To me, success is getting to spend every day doing what you love surrounded by people who inspire you, and feeling excited rather than intimidated by the fact there is always going to be more to learn.

What inspires you? What do you read, listen to, look at, watch, eat, smell…?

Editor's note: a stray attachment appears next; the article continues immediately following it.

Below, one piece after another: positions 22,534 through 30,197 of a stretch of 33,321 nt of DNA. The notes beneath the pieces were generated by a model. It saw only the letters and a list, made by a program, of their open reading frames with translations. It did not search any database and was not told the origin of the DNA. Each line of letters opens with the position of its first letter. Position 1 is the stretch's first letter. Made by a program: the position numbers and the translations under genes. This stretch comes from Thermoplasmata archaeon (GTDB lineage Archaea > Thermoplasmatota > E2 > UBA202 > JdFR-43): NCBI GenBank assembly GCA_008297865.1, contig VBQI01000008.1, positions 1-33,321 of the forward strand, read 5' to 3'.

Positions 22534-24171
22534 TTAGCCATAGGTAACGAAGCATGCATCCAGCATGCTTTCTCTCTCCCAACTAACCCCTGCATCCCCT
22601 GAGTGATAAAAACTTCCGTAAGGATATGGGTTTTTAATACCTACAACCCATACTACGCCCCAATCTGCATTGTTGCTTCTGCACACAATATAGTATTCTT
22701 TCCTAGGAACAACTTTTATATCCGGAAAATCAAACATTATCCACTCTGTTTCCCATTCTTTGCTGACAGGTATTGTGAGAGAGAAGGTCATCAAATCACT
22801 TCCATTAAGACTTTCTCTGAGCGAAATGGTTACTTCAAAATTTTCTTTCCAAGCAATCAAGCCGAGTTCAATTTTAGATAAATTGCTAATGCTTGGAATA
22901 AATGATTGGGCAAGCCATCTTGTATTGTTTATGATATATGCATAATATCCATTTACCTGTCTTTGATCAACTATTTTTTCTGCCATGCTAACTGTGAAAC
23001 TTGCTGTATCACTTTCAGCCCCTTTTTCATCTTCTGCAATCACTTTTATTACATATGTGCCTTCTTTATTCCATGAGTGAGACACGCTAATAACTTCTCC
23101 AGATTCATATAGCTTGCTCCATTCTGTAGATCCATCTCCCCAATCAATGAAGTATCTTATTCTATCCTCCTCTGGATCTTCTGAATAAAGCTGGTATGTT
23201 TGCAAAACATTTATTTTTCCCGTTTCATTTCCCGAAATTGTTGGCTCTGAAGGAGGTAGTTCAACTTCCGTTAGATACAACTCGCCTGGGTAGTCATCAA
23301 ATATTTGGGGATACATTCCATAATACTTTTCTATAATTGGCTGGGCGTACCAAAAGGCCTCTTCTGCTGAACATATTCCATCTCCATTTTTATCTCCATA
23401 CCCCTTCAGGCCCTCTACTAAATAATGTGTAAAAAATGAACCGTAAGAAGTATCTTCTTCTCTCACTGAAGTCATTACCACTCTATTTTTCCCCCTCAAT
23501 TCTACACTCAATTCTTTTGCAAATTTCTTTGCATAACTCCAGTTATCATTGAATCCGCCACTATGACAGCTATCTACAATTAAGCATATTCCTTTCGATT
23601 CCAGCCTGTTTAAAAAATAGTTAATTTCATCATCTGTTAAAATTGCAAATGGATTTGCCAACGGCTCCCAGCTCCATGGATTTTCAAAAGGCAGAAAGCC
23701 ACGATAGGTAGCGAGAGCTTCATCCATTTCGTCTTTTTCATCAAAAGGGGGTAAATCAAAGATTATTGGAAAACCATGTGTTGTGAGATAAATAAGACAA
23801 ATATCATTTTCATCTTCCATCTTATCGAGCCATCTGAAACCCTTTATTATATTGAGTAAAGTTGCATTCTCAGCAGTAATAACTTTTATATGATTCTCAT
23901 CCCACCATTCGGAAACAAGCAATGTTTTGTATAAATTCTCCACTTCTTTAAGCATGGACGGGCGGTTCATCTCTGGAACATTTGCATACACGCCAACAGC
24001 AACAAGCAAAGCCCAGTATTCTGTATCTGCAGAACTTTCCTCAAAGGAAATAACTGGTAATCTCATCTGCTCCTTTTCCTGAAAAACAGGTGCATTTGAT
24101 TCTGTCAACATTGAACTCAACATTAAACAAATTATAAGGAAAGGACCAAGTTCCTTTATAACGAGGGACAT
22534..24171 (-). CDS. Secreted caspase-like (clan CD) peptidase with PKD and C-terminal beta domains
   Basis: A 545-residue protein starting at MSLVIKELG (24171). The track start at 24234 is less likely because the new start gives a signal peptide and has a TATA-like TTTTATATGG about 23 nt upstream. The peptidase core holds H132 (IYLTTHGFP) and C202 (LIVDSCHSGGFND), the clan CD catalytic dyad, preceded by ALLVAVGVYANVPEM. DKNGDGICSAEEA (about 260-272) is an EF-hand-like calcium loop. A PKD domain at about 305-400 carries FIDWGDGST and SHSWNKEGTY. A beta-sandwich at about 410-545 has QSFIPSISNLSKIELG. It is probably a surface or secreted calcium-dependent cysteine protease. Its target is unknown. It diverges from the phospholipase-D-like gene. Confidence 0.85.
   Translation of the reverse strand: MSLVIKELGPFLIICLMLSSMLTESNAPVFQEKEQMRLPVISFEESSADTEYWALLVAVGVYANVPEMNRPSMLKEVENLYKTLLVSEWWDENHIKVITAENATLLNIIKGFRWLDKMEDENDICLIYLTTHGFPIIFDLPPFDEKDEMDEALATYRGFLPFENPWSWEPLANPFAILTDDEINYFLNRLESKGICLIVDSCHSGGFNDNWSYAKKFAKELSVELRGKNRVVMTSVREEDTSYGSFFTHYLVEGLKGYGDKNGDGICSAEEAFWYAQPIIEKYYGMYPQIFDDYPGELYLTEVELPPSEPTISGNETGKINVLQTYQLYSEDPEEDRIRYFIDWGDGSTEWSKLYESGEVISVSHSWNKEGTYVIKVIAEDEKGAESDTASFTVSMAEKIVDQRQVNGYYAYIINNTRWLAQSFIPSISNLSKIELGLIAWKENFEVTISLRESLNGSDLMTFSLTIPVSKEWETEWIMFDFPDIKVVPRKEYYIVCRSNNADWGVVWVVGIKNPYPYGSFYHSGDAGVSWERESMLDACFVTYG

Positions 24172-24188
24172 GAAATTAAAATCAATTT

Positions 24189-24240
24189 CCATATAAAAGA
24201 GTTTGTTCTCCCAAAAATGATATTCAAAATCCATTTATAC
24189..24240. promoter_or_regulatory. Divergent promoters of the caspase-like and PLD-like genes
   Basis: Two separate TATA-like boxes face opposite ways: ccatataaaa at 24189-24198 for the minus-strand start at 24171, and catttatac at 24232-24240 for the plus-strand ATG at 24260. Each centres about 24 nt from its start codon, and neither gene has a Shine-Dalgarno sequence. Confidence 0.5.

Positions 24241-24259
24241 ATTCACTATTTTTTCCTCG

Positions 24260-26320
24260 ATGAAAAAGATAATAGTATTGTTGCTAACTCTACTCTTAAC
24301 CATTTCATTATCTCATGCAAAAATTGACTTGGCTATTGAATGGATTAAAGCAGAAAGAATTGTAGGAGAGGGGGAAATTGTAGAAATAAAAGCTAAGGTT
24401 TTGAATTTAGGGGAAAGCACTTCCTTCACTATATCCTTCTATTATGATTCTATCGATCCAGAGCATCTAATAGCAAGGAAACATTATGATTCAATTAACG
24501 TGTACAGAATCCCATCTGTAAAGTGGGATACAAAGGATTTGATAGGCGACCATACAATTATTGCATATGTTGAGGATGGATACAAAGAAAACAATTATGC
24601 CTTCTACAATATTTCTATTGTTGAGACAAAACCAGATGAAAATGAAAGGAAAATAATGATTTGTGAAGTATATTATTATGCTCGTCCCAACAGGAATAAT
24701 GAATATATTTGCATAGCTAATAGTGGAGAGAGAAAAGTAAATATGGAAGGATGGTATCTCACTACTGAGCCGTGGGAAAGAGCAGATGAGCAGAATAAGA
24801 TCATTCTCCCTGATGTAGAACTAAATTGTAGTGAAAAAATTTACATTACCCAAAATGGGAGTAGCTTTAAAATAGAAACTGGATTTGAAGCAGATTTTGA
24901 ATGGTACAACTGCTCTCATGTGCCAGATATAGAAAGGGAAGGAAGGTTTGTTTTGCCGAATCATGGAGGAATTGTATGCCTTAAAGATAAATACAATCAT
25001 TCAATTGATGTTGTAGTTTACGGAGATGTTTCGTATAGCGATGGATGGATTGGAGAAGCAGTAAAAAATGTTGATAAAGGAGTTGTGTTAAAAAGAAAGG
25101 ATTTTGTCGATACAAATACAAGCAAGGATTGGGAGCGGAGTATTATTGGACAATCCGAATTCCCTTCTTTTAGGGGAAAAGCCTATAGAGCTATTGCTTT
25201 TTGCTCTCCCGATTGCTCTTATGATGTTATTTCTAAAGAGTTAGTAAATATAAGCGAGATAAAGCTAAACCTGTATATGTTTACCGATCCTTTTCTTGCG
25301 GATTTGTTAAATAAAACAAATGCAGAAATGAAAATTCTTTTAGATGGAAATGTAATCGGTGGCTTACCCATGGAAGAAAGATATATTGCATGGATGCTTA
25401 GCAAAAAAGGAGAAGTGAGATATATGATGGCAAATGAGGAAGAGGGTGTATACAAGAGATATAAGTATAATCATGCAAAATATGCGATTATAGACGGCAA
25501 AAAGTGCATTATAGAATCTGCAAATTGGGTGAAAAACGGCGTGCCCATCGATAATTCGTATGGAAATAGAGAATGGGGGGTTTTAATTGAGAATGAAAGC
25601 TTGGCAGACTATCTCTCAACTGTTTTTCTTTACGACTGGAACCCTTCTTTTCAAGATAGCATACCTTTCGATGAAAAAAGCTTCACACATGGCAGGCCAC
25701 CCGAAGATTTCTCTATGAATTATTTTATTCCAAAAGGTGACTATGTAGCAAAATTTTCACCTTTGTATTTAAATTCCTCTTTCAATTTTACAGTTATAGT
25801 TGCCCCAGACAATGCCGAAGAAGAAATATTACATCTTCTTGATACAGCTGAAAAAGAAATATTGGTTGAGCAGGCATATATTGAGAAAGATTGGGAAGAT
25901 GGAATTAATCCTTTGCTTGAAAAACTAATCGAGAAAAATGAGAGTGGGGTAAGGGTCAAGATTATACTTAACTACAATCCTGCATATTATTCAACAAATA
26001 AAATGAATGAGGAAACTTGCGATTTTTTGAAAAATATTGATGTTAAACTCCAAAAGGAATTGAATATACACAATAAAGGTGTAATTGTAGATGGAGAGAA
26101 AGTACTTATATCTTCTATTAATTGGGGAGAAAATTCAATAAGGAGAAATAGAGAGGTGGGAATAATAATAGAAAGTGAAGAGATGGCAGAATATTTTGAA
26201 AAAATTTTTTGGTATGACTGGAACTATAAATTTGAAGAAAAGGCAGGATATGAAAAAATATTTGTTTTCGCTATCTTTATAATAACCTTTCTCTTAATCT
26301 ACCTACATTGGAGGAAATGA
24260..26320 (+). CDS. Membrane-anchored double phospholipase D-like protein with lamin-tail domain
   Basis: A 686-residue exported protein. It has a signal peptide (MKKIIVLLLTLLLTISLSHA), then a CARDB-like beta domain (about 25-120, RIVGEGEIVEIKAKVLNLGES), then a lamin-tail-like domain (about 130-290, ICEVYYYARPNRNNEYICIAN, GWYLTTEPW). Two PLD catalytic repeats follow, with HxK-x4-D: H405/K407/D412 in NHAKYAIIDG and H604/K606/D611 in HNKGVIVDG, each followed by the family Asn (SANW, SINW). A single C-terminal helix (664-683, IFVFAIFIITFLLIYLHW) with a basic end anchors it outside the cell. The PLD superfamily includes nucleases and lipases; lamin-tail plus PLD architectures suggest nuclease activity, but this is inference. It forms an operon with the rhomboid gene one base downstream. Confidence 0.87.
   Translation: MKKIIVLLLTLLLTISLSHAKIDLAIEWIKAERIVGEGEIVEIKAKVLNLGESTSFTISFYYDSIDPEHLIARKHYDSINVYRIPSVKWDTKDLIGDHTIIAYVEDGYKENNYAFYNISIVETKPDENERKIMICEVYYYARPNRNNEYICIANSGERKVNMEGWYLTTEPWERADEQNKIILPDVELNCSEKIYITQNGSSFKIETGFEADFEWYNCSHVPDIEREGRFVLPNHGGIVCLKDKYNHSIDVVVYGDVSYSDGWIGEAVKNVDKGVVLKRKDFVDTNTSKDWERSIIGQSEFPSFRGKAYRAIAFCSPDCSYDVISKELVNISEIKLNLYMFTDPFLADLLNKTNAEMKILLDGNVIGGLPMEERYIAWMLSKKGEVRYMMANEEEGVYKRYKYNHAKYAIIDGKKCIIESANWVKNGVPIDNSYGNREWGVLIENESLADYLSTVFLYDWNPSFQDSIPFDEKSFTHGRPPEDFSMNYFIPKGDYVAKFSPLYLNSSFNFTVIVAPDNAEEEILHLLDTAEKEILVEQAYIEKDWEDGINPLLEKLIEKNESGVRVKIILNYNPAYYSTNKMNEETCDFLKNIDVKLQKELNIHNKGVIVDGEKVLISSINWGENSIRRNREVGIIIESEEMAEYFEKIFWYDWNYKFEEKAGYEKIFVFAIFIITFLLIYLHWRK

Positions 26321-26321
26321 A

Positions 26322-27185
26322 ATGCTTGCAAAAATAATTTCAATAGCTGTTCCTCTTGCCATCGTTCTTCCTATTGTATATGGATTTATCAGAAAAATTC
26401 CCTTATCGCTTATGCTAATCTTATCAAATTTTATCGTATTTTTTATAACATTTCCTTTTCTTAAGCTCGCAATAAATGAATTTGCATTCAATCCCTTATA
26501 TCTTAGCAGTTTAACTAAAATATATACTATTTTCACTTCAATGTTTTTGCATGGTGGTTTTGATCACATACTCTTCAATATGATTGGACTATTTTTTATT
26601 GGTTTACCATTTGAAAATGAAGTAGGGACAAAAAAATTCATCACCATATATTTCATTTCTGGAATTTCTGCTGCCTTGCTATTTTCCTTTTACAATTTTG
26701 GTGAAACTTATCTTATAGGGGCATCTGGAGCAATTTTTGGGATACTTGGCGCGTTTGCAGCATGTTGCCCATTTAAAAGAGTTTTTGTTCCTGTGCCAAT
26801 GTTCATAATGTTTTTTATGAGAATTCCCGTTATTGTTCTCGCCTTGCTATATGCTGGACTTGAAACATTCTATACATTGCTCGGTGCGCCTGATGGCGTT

I am very inspired by other artists and I stalk hundreds of them on all my social media accounts because I love seeing the little glimpses into their studios and processes, in addition to their newest creations. I try to follow artists in a broad range of styles and mediums - not just those who make work like mine. Some of the art that I’ve learned the most from has been art that I didn’t initially like very much at all. I try to be open minded and ask “what was the artist trying to accomplish?” Maybe they were going for something totally different than what I am aiming to do. And since I’ve never considered that approach, maybe there’s something I can learn from how they’re going about it! I do love to read - everything from biographies to fiction to graphic novels to poetry. I’m all over the place (which is pretty much a common theme in my life). I am really into YouTube right now because there are so many painters who post videos of themselves working, and I learn more by watching someone else paint than by hearing them talk about it. I subscribe to all the art podcasts I can find and listen to them in my car. I also get really inspired by my artist neighbors at Open Ground Studios and the conversations we have. And I love teaching art classes because going around the room and working with each student to help bring their ideas to life helps get me out of my own head, and forces me to come up with answers to questions that might be easy for me to ignore or feel unsure about in my own work. I always leave art class feeling so motivated to go work on my own paintings!